Also, garlic and other foods rich in organic sulfur compounds seem to be quite important for the generation of hydrogen sulfide, which (like nitric oxide) is an important gasotransmitter used in metabolic signaling. Adequate H2S protects the heart in ways that are not apparent from cholesterol screening. Perspective on recent developments on sulfur-containing agents and hydrogen sulfide signaling.

    Bookmark   June 9, 2009 at 12:51PM
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wolfrika

Daisy- thanks, that's pretty good list for me to look into.
eric- yeah I know the outcome was hardly good, my character is a medic, which is why I needed to know what was used, not even really what would've worked.

    Bookmark   June 9, 2009 at 3:38PM
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gringojay

Hi wolfrika,
Open wounds were/are often packed to staunch the bleeding.
Moss was often scavenged for this & a traveling field surgeon would
bring a collection.
Sticky plasters, like a band aide, were not common.
The membrane/skin layer of an onion is a covering that a quartermaster could often pull off.
(Cauterization is what those absolutely needing to keep going used most to staunch bleeding.)
Spider webs were used to lay on the bleeding part & coagulate against.
In regions where cayenne pepper grew, the powder put directly on the open wound, was used to stop bleeding.

    Bookmark   June 9, 2009 at 4:41PM
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luckygal(3b)

I believe there was not a lot of knowledge about the true cause of infection in the time frame you mention. Most wounds were packed with herbs or vegetative material to stop the bleeding but there was little concern about infection. Infections were believed to be caused by evil spirits. Might be an interesting scenario there you could create!

It was only in the early-mid 1800's that the microbial cause of infections was given much credit.

    Bookmark   June 9, 2009 at 10:43PM
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luckygal(3b)

If you need more info on the middle ages you might contact the following organization:

Here is a link that might be useful: SCA

    Bookmark   June 9, 2009 at 10:56PM
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gringojay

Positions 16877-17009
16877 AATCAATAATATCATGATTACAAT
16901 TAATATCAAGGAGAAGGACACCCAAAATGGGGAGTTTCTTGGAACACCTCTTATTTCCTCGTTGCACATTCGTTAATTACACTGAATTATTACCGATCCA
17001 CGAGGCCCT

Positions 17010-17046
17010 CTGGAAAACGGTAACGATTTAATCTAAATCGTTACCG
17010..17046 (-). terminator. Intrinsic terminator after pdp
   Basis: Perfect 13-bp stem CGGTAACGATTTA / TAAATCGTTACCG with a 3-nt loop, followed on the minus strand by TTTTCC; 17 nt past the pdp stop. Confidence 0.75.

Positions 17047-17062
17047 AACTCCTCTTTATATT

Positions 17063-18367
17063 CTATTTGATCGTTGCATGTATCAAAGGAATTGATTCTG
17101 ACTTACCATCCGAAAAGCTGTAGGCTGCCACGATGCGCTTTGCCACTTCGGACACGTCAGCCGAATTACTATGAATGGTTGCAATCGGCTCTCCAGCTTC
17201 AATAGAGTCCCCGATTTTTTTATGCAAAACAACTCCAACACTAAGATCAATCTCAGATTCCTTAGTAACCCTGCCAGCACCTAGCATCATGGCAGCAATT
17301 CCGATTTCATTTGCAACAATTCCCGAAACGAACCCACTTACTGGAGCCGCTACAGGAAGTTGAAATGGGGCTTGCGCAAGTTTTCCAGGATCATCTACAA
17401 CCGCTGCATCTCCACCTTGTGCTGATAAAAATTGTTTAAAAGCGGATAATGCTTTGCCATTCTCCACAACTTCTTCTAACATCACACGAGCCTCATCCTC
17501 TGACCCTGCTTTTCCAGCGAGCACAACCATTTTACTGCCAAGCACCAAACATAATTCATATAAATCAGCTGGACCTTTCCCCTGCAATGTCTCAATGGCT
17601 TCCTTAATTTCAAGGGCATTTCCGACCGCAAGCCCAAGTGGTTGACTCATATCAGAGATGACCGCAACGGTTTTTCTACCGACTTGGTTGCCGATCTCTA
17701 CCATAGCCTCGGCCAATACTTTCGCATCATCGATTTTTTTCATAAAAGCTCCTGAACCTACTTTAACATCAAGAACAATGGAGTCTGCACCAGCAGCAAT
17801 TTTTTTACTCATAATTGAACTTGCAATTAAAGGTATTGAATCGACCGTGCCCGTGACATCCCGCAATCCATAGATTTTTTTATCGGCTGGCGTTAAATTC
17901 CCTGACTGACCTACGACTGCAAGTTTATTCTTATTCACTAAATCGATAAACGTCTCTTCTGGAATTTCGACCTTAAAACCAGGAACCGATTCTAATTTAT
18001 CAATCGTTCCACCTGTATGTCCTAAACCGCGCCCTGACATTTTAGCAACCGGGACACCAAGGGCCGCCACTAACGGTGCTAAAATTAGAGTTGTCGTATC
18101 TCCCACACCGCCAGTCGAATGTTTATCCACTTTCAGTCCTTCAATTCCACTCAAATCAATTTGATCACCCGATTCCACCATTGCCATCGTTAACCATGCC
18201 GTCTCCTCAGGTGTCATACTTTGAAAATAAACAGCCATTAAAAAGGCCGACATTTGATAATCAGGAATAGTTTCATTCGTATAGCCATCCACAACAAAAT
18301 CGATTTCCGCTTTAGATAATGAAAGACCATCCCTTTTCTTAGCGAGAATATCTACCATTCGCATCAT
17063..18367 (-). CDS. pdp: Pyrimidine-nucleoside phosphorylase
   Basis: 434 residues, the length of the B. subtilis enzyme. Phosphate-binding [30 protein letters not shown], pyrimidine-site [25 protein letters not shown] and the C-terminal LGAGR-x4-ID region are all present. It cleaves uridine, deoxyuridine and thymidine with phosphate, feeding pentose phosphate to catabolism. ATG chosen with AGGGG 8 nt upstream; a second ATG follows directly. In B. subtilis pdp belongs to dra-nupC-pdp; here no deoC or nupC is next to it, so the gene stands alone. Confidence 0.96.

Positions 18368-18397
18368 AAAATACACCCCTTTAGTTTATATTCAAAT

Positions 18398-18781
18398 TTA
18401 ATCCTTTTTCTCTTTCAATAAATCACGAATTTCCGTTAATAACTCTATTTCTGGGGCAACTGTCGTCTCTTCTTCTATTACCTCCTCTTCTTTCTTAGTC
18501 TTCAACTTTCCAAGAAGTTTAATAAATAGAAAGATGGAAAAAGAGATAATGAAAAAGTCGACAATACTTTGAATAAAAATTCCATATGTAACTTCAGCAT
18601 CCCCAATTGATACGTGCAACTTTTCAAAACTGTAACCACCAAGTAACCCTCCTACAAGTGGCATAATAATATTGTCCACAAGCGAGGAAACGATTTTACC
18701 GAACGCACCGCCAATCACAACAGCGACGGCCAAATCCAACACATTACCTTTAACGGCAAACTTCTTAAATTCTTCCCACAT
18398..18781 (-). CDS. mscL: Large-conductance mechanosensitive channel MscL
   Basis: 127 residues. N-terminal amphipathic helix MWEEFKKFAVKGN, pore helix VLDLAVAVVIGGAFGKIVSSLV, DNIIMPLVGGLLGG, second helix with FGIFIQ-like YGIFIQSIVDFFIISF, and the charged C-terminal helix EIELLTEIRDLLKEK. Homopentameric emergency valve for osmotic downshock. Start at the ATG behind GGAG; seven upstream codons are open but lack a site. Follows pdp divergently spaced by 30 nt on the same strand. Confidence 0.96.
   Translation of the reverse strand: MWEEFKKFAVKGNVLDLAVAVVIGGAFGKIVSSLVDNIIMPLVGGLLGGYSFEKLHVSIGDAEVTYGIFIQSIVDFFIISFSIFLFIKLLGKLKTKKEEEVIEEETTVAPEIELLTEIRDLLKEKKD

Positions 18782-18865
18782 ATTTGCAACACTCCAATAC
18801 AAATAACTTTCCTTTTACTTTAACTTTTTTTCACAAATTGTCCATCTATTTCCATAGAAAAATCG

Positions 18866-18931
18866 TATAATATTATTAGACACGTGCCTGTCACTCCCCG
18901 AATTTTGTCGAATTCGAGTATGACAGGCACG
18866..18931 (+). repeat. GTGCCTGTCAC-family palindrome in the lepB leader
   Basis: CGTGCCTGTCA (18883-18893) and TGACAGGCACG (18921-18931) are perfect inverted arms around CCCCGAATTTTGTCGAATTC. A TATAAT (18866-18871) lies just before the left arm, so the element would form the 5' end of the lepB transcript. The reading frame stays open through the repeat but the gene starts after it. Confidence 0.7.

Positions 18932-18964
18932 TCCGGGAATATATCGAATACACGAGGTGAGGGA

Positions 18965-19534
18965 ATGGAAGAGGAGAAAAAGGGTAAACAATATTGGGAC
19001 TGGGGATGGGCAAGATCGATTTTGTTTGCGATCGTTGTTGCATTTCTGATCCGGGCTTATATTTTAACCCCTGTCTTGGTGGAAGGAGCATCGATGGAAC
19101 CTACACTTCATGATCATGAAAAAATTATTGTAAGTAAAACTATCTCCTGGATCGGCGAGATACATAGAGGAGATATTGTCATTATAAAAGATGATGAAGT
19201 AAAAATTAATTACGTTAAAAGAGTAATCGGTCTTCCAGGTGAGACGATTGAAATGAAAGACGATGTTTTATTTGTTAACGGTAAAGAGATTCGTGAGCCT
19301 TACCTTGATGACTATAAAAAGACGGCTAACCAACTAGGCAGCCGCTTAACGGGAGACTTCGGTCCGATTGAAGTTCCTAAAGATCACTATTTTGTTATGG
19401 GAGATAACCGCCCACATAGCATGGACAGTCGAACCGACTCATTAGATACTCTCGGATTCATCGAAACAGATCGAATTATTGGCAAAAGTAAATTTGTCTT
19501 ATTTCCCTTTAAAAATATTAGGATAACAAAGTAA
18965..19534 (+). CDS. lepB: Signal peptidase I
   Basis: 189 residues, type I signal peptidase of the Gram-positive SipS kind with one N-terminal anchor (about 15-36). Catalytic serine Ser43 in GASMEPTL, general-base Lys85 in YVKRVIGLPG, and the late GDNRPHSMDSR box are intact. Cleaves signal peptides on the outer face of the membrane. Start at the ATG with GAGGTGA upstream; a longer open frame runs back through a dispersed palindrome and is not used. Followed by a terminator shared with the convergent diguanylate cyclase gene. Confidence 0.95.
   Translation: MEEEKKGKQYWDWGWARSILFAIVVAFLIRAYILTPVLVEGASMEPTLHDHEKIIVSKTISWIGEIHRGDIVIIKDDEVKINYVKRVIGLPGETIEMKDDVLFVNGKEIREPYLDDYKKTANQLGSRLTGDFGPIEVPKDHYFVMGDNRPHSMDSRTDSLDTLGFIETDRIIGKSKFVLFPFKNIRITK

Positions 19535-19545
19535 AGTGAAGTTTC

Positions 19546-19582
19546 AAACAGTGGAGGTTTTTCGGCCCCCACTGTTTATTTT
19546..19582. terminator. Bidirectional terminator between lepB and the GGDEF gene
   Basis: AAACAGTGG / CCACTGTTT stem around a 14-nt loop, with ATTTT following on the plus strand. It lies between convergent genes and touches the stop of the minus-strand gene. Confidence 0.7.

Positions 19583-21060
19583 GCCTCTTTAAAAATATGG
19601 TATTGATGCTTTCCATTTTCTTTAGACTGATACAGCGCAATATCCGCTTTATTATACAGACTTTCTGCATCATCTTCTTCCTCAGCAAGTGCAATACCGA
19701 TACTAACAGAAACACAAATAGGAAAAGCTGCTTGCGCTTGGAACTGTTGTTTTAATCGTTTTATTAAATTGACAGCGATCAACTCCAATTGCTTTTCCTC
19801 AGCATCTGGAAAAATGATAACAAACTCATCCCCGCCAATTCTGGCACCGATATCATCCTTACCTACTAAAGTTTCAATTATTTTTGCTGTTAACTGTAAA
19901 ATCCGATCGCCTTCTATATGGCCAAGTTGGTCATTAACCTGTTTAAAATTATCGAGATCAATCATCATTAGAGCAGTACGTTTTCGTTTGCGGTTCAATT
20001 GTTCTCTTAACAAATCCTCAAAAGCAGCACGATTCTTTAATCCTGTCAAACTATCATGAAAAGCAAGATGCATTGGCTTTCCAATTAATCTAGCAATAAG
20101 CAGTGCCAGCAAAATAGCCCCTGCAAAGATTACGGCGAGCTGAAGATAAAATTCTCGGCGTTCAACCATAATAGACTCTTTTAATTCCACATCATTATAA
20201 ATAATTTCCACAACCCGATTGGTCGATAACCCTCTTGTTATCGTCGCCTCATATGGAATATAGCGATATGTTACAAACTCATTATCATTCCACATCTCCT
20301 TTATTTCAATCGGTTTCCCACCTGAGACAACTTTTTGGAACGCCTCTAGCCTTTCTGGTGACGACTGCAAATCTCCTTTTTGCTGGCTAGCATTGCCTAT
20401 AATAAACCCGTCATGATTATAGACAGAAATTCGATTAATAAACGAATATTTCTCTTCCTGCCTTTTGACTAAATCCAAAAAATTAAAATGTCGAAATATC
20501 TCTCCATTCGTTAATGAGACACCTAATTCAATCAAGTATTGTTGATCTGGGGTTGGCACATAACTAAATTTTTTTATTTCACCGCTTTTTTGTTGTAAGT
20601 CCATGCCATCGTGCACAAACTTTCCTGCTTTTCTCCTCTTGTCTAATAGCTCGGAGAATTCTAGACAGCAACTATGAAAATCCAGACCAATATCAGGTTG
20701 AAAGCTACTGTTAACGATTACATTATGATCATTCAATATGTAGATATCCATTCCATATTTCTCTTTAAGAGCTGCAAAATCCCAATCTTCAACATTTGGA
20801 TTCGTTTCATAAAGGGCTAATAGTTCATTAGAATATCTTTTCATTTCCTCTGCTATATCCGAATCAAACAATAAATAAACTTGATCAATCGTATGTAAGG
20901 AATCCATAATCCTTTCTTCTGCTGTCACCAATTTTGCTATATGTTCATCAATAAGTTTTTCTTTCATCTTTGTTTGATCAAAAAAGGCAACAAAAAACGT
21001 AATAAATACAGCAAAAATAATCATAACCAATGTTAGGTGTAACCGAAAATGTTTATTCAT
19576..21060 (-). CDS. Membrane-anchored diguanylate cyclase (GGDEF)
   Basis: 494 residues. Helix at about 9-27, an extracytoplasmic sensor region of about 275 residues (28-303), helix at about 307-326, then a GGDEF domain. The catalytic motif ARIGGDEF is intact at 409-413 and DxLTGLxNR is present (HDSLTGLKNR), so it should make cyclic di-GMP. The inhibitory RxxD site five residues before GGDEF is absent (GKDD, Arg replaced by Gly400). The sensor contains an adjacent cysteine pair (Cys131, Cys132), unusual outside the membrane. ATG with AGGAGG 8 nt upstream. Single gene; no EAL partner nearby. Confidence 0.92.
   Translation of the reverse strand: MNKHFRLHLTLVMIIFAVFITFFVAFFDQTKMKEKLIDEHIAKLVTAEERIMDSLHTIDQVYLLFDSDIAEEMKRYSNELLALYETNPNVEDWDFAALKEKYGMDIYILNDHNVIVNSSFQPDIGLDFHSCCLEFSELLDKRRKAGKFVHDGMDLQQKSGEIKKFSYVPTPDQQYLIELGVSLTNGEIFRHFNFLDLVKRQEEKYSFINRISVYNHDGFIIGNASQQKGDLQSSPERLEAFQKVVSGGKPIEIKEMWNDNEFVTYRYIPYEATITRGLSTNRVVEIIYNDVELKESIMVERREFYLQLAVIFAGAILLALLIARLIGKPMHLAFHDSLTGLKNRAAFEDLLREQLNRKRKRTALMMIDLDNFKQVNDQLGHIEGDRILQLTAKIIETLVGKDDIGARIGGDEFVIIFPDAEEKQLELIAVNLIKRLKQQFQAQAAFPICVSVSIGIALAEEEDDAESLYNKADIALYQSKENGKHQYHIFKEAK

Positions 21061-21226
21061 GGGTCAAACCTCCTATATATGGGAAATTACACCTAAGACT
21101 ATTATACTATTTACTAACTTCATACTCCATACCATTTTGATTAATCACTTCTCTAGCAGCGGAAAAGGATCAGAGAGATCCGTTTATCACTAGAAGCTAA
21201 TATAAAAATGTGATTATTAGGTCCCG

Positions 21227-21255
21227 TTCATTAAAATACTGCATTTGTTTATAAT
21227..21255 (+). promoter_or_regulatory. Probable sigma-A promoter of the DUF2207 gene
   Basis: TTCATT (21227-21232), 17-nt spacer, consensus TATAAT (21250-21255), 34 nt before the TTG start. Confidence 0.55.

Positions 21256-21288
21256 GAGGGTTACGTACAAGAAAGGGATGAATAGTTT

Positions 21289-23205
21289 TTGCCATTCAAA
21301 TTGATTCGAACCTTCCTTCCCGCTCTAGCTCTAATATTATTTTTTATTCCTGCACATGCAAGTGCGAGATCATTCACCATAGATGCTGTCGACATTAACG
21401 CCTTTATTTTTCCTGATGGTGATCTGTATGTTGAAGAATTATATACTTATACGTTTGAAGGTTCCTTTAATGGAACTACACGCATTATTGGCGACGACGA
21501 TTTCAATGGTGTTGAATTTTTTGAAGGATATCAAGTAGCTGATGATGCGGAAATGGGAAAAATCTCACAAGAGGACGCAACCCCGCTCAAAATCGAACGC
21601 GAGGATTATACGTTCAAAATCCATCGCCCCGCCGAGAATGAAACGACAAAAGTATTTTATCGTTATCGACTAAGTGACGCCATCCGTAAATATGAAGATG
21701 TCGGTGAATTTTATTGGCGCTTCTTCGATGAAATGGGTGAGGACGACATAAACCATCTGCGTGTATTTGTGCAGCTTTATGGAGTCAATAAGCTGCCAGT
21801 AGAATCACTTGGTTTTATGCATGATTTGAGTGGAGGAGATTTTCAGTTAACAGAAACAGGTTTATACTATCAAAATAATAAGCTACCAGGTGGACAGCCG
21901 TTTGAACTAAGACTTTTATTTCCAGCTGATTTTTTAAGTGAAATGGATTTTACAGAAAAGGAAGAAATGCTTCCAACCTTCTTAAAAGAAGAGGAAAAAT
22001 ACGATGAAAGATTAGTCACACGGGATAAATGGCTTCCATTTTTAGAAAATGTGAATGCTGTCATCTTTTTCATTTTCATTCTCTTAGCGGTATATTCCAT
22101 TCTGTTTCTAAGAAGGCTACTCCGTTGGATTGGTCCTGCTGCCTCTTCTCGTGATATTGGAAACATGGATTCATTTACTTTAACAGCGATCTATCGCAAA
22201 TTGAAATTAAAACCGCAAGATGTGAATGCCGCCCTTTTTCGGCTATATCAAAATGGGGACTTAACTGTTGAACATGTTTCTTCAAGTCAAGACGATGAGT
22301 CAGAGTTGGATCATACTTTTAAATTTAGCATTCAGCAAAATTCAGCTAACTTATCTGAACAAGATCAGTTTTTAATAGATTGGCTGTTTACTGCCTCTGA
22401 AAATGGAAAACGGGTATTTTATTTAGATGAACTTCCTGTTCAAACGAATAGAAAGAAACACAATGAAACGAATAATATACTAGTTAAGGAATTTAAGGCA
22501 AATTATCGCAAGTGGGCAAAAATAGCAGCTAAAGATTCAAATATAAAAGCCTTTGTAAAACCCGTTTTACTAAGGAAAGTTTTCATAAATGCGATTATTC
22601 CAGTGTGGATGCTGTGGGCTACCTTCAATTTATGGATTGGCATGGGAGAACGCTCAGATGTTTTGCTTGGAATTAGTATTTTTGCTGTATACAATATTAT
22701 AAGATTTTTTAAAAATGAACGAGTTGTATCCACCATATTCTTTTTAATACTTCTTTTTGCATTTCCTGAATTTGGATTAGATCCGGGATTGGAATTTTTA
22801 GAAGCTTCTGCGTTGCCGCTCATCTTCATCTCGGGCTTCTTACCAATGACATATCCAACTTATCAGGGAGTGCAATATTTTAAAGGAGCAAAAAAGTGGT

Wonder how they sutured without breaking those animal tail hairs when had no thread.
Nurse, pass me the #22 bone splinter & make sure those thorns hold the skin flaps closed or we'll be here all day.
(Must have been a tough era to perform a trepannation.)

    Bookmark   June 9, 2009 at 11:51PM
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luckygal(3b)

Here's some info on suturing. However wounds would not necessarily be well cleaned before suturing so infection was a leading cause of death. Survival of the fittest.

Here is a link that might be useful: history of suturing

    Bookmark   June 10, 2009 at 1:15PM
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simplemary

Hi! When wounds were washed, they were often washed with wine (sortof a benediction, too) or vinegar & then packed and bound to close them-- not sutured. While the cause of infections weren't understood, redness, swelling & fever were noted and treated-- plantain is a main packing herb used to draw infection & is still a good one for boils & bug bites today. Mud is an excellent & easily obtainable packing agent as long as you weren't skewered through. Willows were used to reduce fevers. Spiderwebs, cleavers & yarrow were all used to stop excessive bleeding (a side note: Yarrow was packed into women to stop bleeding when the birth had gone wrong.) Salt was expensive, the domain of the rich & rarely used (in solution) to clean wounds

    Bookmark   June 14, 2009 at 10:58AM
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eibren(z6PA)

Fly larvae could eat away dead tissue, but I don't think that was usually intentionally done.

    Bookmark   June 15, 2009 at 1:18AM